The Mahatma Letters to A. P. Sinnett

Letter No. 12

{Received Simla, June 12+, 1882}

Your hypothesis is far nearer the truth than Mr. Hume's. Two factors must be kept in view — (a) a fixed period, and (b) a fixed rate of development nicely adjusted to it. Almost unthinkably long as is a Mahayug, it is still a definite term, and within it must be accomplished the whole order of development, or to state it in occult phraseology: the descent of Spirit into matter and its return to the re-emergence. A chain of beads, and each bead a world — is an illustration already made familiar to you. You have already pondered over the life impulse beginning with each Manvantara to evolve the first of these worlds; to perfect it; to people it successively with all the aerial forms of life. And after completing on this first world seven cycles — or revolutions of development — in each kingdom as you know — passing forward down the arc — to similarly evolve the next world in the chain, perfect it, and abandon it. Then to the next and next and next — until the sevenfold round of world-evolutions along the chain is run through and the Mahayug comes to its end. Then chaos again — the Pralaya. As this life-impulse (at the seventh and last round from planet to planet) moves on it leaves behind it dying and — very soon — "dead planets."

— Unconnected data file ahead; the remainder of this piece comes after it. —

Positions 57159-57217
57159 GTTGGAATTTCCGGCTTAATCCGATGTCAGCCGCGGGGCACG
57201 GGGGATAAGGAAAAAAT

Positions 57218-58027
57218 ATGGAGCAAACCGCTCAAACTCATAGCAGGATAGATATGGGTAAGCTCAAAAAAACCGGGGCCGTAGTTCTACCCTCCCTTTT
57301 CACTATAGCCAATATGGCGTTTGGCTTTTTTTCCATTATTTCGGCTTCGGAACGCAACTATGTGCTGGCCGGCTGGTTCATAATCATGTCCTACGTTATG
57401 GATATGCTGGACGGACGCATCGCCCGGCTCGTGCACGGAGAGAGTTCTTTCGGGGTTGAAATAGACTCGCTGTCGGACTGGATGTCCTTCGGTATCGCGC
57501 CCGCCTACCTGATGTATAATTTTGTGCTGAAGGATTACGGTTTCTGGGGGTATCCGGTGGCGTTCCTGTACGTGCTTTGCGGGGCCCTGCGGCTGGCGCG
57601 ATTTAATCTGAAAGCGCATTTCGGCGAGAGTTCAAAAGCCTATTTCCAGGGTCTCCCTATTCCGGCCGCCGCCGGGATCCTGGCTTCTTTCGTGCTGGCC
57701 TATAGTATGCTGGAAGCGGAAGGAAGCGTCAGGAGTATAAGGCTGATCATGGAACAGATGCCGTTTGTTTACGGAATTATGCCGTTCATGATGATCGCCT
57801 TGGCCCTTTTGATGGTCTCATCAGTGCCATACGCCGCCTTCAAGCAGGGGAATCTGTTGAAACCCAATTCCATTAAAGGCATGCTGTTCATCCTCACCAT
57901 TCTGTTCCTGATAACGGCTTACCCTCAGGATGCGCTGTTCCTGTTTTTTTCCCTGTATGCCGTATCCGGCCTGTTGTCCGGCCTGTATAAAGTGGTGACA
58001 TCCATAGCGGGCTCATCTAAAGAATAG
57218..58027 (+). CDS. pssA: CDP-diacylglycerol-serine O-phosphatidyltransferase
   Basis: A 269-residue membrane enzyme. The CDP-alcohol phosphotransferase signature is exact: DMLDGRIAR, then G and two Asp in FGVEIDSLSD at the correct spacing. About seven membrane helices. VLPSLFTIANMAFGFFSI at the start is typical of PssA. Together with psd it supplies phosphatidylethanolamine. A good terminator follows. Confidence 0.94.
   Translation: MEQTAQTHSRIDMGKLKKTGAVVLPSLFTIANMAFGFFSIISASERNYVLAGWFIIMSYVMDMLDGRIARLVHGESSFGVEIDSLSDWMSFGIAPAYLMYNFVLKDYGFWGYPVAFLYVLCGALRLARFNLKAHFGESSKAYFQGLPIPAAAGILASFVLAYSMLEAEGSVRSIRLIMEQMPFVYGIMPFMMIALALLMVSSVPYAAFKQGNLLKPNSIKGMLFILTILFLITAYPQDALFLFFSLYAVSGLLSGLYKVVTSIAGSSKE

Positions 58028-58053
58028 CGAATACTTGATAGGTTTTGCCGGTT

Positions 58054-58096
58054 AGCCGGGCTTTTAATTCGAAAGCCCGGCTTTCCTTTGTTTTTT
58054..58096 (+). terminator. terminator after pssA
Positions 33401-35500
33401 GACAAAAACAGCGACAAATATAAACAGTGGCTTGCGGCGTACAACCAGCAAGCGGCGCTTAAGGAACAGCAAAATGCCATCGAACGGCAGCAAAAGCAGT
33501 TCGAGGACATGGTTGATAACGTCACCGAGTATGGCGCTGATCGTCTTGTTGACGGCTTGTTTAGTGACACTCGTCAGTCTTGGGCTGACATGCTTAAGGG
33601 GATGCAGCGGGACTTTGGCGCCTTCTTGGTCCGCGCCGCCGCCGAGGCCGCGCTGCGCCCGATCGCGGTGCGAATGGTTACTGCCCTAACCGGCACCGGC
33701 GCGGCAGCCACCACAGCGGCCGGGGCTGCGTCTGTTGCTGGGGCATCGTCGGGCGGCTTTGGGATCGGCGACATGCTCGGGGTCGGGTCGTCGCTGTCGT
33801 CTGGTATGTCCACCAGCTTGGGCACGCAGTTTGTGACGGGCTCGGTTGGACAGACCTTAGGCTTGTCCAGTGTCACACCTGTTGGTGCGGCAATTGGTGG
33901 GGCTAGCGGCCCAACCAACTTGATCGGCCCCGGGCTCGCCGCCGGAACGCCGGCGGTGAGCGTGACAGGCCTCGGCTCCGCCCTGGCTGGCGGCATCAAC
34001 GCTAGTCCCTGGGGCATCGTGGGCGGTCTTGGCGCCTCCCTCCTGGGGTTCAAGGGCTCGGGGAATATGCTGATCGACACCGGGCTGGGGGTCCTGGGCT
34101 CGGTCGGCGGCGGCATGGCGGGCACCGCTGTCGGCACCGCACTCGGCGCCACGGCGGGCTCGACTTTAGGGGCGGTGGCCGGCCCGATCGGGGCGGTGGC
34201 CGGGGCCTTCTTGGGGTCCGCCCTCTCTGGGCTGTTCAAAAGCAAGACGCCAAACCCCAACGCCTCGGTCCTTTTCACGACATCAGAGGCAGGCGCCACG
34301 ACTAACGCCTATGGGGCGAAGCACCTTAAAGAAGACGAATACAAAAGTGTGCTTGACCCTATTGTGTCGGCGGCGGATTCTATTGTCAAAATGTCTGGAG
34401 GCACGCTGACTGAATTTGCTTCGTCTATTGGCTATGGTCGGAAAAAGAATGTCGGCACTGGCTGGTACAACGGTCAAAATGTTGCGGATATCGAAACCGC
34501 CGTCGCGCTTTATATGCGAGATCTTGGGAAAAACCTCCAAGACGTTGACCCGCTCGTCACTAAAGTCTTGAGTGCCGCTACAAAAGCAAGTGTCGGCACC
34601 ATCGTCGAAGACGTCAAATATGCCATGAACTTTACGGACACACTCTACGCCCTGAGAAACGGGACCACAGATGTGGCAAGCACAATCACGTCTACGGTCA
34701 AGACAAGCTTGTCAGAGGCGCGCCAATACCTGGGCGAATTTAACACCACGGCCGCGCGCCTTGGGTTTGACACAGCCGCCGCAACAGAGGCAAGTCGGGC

The last seventh round man having passed on to a subsequent world, the precedent one with all its mineral, vegetable and animal life (except man) begins to gradually die out, when with the exit of the last animalcule it is extinguished, or as H.P.B. has it — snuffed out (minor or partial pralaya). When the Spirit-man reaches the last bead of the chain and passes into final Nirvana, this last world also disappears or passes into subjectivity. Thus are there among the stellar galaxies births and deaths of worlds ever following each other in the orderly procession of natural Law. And — as said already — the last bead is strung upon the thread of the "Mahayuga."